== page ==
Our modern attitudes to children owe a lot to the Victorians, whose sentimental view of family life still largely holds true today. It was during the Victorian period that notions of childhood as a precious time for fun and self-discovery started to take root. Books, games and toys aimed specifically at children began to appear, and compulsory primary education was introduced. Victoria and Albert themselves played an important part in this ‘invention’ of childhood through the way they brought up their own children, and how royal family life was presented to the public in newspaper reports and magazine articles.
At Victoria’s seaside home on the Isle of Wight, Osborne, the royal children had space to play away from the public gaze. Here they collected shells on the beach, chased butterflies and played hide-and-seek – carefree activities of a happy childhood that would be familiar to children today. There were differences, of course. Victoria’s nine children were destined to be the future rulers of Europe, and their play was always with a purpose, to prepare them for a life of royal service.
In the gardens at Osborne, Albert created a miniature world for the children, Swiss Cottage, which you can still see today. Swiss Cottage featured garden plots as well as a fort where the family could mingle largely free from the attention of servants or retainers. It was the children’s domain where they could play as though they were adults. In doing so, they learnt life skills that Albert believed would make them stronger characters and rulers in their adult life. The emphasis was on play with a purpose, on activities that taught the children the value of hard work, self-reliance and money. They would be learning through play.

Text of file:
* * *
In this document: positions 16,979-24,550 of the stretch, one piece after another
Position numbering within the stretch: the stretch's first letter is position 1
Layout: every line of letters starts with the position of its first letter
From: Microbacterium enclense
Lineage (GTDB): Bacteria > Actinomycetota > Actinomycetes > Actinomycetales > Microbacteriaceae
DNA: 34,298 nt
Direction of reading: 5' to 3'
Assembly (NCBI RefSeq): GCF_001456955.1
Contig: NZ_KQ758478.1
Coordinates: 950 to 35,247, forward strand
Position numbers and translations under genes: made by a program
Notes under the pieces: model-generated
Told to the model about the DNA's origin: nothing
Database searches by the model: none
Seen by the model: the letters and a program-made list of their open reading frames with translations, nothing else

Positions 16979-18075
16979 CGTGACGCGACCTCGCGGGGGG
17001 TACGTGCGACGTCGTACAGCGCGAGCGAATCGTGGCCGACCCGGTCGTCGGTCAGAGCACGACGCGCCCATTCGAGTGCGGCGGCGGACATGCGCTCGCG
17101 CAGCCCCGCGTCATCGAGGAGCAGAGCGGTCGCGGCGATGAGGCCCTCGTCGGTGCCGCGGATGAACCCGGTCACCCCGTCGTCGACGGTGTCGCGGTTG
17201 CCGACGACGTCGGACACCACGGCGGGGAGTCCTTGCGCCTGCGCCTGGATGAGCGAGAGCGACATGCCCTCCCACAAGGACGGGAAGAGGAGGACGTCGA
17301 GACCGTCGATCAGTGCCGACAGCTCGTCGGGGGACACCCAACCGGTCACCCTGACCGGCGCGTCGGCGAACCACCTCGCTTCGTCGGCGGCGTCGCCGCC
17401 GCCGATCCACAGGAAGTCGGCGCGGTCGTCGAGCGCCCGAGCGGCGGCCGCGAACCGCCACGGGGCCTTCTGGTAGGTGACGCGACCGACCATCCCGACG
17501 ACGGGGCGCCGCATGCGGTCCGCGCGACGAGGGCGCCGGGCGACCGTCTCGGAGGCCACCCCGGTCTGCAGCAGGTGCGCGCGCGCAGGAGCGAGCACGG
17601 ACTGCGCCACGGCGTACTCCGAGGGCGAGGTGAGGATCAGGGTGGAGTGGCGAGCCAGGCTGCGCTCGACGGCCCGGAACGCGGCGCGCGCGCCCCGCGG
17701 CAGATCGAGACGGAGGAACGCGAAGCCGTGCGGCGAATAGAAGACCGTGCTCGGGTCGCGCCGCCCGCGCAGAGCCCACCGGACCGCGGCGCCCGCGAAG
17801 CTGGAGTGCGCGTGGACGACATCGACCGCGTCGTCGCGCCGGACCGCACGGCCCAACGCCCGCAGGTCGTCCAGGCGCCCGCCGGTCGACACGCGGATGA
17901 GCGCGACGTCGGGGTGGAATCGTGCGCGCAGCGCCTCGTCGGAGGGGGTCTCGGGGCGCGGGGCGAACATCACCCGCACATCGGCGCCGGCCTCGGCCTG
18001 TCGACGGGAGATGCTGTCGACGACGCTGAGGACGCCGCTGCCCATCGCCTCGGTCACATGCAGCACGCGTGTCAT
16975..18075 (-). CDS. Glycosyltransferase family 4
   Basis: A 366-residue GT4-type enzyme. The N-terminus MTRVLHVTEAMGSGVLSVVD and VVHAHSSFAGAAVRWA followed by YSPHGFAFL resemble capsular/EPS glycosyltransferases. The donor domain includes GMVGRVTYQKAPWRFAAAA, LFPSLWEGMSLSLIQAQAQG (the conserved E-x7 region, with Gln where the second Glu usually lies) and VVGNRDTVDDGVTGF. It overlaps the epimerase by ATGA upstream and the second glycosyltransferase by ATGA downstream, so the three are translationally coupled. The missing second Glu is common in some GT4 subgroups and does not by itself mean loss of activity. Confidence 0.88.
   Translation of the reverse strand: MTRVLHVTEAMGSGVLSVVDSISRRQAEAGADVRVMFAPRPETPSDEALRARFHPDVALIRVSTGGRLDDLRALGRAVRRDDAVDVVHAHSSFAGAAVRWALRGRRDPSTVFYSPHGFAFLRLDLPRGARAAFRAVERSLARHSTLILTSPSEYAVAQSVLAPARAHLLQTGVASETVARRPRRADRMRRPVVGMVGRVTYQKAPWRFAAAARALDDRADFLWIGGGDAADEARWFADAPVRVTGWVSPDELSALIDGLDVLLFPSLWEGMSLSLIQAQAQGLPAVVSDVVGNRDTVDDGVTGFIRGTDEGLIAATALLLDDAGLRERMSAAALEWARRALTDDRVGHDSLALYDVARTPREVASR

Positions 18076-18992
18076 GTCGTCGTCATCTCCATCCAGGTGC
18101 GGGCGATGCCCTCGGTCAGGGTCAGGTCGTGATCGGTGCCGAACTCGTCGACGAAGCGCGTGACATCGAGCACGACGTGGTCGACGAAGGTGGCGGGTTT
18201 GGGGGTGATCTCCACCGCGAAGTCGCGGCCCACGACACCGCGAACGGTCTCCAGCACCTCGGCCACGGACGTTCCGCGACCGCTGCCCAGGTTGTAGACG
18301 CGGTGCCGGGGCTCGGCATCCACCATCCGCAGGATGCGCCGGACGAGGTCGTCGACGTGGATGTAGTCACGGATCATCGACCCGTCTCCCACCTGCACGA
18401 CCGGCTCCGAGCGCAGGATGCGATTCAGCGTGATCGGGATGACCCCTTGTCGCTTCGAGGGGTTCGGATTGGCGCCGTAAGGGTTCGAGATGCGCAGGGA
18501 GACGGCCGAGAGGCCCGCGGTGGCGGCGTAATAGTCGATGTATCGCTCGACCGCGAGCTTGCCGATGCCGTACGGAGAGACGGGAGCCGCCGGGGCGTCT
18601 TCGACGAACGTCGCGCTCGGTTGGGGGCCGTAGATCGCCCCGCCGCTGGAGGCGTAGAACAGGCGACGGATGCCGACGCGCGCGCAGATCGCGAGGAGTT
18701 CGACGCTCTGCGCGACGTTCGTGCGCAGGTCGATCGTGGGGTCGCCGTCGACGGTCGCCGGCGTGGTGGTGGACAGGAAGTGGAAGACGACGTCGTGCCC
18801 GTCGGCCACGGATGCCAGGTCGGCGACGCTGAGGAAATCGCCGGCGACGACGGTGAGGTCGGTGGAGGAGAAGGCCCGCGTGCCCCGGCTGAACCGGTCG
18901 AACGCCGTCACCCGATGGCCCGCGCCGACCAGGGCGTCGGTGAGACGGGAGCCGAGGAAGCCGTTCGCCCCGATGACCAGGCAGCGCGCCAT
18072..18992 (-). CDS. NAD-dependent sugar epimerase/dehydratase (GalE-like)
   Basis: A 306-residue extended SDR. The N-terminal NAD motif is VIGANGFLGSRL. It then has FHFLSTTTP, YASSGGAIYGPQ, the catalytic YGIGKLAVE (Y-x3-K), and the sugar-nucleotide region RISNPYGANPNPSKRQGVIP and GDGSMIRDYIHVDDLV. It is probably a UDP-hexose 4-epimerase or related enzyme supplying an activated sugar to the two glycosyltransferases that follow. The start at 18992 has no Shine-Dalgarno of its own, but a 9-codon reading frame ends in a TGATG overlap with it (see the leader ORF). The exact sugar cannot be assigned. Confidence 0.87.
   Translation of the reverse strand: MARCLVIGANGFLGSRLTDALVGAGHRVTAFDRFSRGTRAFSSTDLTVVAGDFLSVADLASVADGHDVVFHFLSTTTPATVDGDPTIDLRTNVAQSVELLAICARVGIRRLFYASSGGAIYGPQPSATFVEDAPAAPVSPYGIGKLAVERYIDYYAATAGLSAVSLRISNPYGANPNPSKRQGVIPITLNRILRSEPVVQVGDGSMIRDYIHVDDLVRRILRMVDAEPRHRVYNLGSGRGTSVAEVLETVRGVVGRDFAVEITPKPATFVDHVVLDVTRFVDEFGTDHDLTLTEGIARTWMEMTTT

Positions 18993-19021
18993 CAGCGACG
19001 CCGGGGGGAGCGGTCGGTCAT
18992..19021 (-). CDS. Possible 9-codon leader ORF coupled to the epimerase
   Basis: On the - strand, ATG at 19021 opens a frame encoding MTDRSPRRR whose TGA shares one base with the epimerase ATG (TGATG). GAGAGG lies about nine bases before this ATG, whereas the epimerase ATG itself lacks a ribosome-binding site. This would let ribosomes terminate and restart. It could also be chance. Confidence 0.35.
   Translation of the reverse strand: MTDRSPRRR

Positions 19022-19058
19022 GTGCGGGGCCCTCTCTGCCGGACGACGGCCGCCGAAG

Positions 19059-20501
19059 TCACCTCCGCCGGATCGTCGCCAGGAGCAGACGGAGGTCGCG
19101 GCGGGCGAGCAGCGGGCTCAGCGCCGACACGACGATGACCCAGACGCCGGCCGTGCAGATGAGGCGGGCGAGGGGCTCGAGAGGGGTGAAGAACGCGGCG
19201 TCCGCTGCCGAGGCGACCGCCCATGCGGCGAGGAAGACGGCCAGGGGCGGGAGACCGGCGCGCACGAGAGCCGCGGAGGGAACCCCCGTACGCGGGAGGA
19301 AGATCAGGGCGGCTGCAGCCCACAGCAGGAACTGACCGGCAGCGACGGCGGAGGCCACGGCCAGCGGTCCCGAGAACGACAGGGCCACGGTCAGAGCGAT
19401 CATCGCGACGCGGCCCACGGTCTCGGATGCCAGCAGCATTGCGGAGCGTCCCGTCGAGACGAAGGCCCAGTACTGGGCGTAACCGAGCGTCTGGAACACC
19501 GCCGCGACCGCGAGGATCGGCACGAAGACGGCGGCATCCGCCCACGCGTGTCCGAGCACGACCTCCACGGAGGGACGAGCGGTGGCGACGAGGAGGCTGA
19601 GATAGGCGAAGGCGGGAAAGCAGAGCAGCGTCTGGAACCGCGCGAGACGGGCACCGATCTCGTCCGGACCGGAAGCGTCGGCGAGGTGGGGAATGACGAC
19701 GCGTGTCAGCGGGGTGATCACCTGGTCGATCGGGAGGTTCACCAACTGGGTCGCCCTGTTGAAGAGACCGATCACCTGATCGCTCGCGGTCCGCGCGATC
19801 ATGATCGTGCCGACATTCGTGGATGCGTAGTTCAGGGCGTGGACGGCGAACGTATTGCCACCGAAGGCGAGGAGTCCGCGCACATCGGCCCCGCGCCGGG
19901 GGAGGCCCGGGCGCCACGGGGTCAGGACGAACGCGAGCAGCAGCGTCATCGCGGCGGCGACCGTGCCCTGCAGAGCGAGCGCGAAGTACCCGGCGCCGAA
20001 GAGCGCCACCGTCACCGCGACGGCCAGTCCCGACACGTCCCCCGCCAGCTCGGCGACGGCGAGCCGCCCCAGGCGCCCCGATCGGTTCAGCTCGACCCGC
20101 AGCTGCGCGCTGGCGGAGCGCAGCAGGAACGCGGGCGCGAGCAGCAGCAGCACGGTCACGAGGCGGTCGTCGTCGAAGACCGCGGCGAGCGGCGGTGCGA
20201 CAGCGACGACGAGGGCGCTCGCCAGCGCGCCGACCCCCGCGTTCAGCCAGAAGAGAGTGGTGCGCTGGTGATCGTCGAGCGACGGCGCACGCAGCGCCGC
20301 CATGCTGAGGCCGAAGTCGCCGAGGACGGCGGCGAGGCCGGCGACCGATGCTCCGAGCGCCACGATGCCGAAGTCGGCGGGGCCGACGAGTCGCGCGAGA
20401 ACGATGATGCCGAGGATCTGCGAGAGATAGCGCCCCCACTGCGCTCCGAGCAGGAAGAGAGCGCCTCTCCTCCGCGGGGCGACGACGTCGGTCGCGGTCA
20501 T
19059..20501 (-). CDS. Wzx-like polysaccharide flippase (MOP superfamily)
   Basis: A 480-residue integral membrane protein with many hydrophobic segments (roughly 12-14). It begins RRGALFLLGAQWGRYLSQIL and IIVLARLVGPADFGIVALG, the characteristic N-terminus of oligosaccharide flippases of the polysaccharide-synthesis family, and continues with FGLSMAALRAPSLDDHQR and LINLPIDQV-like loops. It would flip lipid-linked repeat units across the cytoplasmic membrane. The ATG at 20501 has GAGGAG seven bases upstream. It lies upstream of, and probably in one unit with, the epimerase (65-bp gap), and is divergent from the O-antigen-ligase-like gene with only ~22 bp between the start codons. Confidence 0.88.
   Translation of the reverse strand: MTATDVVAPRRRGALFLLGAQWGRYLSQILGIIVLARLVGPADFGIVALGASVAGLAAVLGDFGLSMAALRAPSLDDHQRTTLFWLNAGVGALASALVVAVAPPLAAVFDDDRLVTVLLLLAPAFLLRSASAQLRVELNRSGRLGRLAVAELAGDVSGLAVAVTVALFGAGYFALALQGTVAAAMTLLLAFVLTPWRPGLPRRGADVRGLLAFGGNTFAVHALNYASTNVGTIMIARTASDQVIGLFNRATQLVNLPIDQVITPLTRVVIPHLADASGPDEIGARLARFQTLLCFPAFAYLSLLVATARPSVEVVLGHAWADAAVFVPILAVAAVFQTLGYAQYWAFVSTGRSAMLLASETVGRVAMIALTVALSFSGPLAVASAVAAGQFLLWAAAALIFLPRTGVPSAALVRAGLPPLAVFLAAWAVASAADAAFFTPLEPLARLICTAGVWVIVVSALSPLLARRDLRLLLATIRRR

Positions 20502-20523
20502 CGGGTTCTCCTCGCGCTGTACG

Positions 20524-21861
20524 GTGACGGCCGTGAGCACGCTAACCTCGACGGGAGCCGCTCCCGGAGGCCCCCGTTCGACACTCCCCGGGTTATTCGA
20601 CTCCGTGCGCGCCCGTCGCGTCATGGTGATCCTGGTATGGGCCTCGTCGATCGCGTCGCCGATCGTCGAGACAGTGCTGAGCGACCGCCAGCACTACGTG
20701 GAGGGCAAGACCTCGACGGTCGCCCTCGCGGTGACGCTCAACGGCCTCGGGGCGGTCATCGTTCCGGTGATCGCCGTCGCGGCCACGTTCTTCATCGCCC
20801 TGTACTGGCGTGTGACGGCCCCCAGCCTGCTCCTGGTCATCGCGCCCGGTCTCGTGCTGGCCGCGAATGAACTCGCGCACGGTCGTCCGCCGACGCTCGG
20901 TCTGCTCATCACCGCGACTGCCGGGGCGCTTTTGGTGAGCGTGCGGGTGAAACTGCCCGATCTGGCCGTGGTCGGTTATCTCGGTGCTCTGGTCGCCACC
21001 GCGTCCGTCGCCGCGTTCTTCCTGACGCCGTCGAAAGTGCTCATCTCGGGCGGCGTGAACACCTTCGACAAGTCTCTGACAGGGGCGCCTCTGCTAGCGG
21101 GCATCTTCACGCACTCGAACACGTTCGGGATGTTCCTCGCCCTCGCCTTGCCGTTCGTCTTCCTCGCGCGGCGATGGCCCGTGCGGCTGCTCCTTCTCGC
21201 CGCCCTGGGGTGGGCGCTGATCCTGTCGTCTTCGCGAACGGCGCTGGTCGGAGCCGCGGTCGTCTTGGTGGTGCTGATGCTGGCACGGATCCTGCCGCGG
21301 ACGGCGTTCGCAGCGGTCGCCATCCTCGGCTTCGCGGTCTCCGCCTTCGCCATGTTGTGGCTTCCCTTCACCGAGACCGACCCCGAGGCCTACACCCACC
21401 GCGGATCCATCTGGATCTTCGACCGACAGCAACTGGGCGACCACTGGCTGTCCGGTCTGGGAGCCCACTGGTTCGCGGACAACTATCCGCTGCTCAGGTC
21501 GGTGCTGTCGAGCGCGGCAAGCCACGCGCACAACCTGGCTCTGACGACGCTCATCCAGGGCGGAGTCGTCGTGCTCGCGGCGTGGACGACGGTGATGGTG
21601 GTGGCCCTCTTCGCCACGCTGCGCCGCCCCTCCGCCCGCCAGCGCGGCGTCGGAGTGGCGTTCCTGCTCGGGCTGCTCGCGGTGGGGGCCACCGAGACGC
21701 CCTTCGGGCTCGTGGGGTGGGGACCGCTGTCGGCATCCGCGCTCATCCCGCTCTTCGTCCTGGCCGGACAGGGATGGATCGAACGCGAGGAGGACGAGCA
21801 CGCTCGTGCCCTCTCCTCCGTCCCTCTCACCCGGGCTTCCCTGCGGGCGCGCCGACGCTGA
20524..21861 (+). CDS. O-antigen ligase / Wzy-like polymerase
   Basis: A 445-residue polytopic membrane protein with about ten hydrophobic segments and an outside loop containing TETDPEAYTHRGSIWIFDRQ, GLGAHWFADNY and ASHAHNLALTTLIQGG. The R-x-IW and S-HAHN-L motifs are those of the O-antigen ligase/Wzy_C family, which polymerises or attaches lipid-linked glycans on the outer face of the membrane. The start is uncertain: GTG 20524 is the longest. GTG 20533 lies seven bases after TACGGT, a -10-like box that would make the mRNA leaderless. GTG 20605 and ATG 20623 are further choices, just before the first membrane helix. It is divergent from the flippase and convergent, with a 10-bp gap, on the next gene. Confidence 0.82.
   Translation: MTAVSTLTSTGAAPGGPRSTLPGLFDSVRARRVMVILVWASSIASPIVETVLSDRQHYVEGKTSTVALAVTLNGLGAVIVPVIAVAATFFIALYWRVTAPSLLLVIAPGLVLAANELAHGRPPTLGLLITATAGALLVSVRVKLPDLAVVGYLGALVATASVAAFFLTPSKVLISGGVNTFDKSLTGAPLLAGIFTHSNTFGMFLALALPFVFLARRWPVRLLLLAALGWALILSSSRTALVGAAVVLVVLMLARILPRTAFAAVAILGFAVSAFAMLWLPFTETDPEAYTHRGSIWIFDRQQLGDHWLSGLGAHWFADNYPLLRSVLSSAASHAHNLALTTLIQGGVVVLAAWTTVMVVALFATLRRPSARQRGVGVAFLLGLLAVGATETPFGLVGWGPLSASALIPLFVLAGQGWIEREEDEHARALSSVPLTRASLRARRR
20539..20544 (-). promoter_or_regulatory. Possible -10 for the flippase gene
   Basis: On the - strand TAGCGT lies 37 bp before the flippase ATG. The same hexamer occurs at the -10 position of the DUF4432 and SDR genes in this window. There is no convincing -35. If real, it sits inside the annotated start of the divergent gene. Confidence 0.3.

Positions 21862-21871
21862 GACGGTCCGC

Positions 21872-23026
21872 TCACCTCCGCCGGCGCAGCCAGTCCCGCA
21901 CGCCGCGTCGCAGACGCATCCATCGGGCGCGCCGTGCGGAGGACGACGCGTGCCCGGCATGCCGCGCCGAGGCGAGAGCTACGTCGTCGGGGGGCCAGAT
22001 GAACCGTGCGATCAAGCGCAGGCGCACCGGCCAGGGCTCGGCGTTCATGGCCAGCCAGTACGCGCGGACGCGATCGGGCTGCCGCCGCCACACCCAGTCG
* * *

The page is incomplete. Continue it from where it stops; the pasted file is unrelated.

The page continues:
The children themselves were involved in the creation of this miniature world. They helped dig out the garden plots and laid the first stones of the Swiss Cottage, burying a time capsule in the foundations. The eldest boys, Bertie and Affie helped lay out the earthworks of the miniature fort as a birthday surprise for their mother. The two boys also helped to build the tool shed where the children’s miniature garden implements were stored.